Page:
As restaurants are reopening, new questions arise. Is it safe to go? The answer is yes, but... I wouldn’t wait in line but make certain that I can go right in or wait in my car until my table is ready.

Are the tables at least two metres enough apart? There should be no salt shakers or other items on the table that may have been handled by from the previous guest.

Menus, if provided, should be plasticized so that they can be wiped safely with disinfecting wipes before being used and obviously should be cleaned between customers.

Cutlery that has been washed properly should be safe, so you do not need to insist on disposable cutlery, glasses or plates. I would want my server to be masked and I will wear a mask until I am ready to eat. It would be nice for the restaurant to provide a plastic bag to store my mask or provide a hook on the table for that. You may want to bring your own plastic bag just in case.

It is probably safer to eat outdoors, as long as you can maintain the safe distance between your table and other tables as well as any passersby.

If you are eating indoors, I would hope that the restaurant’s ventilation system is properly maintained and follows the manufacturer’s and the government’s recommendations.

There is a report of the COVID-19 disease being spread within a restaurant in China. There didn’t seem to be any obvious reason other than the ventilation but there has been no confirmation and, so far, no other reports of the spread of this virus that way. Having said that, being outdoors is probably safest.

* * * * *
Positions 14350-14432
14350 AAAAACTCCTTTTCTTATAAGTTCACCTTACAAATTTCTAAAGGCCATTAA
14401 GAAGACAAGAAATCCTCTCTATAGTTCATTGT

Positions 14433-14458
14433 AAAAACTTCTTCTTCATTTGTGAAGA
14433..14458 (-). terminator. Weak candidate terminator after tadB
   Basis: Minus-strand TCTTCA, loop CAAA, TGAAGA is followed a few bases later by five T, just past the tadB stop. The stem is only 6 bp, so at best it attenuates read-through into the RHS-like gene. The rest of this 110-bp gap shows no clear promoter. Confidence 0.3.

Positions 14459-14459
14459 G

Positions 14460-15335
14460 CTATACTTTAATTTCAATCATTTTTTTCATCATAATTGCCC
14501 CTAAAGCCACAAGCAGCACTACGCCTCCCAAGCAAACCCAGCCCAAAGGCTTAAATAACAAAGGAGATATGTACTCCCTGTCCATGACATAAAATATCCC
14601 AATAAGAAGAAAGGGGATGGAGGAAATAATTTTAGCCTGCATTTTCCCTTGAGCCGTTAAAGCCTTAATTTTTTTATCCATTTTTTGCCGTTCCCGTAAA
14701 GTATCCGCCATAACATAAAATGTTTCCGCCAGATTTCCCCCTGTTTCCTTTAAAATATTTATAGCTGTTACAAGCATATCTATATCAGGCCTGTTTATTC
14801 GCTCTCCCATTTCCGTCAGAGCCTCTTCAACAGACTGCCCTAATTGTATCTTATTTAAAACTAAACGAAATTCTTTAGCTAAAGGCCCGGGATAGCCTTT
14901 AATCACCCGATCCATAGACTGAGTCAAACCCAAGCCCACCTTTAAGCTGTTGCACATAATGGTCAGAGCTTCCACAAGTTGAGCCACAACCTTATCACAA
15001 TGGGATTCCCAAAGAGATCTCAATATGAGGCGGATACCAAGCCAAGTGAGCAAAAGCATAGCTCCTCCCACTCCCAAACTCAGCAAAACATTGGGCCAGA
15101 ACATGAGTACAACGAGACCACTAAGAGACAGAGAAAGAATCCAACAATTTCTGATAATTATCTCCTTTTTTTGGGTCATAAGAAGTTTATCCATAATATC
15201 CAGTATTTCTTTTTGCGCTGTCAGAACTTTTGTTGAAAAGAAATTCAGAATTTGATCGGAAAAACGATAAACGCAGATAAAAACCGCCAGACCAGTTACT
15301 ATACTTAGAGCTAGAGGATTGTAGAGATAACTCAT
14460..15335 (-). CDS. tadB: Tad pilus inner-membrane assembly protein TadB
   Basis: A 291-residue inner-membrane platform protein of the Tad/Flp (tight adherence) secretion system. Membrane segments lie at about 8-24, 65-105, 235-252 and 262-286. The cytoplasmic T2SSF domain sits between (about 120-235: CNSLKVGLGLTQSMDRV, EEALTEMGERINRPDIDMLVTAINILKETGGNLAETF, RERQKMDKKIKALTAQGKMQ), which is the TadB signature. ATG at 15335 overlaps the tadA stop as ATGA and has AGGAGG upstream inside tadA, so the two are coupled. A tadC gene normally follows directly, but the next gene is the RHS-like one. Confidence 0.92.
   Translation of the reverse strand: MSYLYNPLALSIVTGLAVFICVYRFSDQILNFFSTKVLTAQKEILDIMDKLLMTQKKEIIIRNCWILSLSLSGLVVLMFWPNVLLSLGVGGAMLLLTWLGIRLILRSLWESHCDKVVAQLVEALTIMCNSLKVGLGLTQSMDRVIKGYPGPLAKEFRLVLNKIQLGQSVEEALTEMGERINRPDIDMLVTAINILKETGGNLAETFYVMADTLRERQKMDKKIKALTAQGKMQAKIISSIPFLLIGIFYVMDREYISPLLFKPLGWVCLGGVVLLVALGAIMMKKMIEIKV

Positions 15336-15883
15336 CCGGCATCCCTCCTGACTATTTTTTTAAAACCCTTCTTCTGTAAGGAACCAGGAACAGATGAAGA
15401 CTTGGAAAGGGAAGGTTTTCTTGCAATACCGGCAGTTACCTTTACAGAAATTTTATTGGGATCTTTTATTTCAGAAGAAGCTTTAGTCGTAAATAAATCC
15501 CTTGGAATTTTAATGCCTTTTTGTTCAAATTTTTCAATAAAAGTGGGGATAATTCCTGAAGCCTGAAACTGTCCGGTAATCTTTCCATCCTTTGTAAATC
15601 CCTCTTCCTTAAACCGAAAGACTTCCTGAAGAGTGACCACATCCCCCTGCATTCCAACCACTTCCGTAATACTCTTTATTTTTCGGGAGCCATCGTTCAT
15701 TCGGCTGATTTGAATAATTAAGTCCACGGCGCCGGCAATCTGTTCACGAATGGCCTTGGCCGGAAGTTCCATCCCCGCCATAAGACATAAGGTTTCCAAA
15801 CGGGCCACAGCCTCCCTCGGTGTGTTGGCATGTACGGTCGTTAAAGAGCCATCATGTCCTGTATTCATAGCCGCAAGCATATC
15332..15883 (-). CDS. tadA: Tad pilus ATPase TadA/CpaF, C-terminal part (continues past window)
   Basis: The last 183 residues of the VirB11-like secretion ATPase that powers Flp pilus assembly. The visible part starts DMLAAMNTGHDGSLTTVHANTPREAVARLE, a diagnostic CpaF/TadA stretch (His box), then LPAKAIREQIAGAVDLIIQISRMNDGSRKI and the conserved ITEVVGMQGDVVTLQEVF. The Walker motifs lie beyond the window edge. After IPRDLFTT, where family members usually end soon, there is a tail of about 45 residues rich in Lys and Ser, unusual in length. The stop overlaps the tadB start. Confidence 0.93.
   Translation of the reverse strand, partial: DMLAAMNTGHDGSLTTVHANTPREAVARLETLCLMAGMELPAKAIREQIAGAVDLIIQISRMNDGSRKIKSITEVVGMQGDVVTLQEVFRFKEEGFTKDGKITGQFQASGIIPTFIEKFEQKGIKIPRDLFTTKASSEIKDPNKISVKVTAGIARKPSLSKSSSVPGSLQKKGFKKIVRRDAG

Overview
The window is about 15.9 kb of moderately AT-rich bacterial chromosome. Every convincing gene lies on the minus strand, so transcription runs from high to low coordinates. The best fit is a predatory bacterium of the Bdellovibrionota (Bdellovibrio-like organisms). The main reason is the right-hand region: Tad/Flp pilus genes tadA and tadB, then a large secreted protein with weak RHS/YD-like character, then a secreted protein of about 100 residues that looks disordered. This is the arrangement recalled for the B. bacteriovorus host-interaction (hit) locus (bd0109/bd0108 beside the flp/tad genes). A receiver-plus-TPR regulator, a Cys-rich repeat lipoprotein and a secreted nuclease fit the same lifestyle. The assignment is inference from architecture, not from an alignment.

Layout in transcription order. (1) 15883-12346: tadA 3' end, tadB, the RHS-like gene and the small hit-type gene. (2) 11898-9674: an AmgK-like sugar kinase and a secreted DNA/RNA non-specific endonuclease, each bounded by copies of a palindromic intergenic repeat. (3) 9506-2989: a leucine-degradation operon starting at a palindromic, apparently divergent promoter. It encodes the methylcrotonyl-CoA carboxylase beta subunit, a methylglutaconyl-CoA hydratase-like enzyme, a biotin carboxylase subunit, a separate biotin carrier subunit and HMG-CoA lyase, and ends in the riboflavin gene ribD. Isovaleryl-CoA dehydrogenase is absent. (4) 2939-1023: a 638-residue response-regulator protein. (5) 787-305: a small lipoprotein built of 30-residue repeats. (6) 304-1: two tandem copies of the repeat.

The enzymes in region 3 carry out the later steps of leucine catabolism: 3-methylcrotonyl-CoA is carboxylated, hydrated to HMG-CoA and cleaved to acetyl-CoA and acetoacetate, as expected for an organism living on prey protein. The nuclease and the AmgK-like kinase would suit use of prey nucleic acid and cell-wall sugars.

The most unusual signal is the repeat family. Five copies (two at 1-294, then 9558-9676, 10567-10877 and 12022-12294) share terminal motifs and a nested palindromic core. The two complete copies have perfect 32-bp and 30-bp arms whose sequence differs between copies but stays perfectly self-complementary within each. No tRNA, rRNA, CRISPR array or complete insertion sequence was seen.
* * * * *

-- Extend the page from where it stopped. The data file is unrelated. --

Your server should wash their hands before bringing out your plates and should be washing or otherwise sanitizing their hands regularly. The precautions that the cooking staff should already be taking to limit the spread of any food-borne illness should be more than adequate to protect you from the COVID-19 causing virus.

Whether you should be checked before being allowed to take your table is an interesting thought. There certainly would be no harm in asking about your exposure and checking your temperature. I would have hoped people would have had enough sense not to need to be asked but to stay at home, but an extra layer of precaution is never out of place. Should the staff be questioned and their temperatures checked before they start work? I think that would be reasonable.

It’s great that sports are starting up again. Physical activity is so important to us. Soccer and baseball will be among the first team sports to restart. It’s important that if you are sick or have been knowingly exposed to the COVID-19 virus you stay at home. Your own separate towel to wipe off and water bottle to stay hydrated are obvious precautions to take. No high-five’s or physical contact and you’ll need to maintain safe distancing on the bench.

There will be rule changes to help people stay safely apart. For example, the umpire in baseball may now be positioned behind the pitcher rather than at home base.

At the end of the day, common sense is key. You want to be reasonably careful without going overboard. It’s that delicate balancing act which is the challenge.

Dr Mitch Shulman is an Associate Professor in the Department of Emergency Medicine at McGill Medical School as well as an Attending Physician in the Emergency Department of the McGill University Health Centre. He’s also the CJAD AM 800 Medical Consultant.

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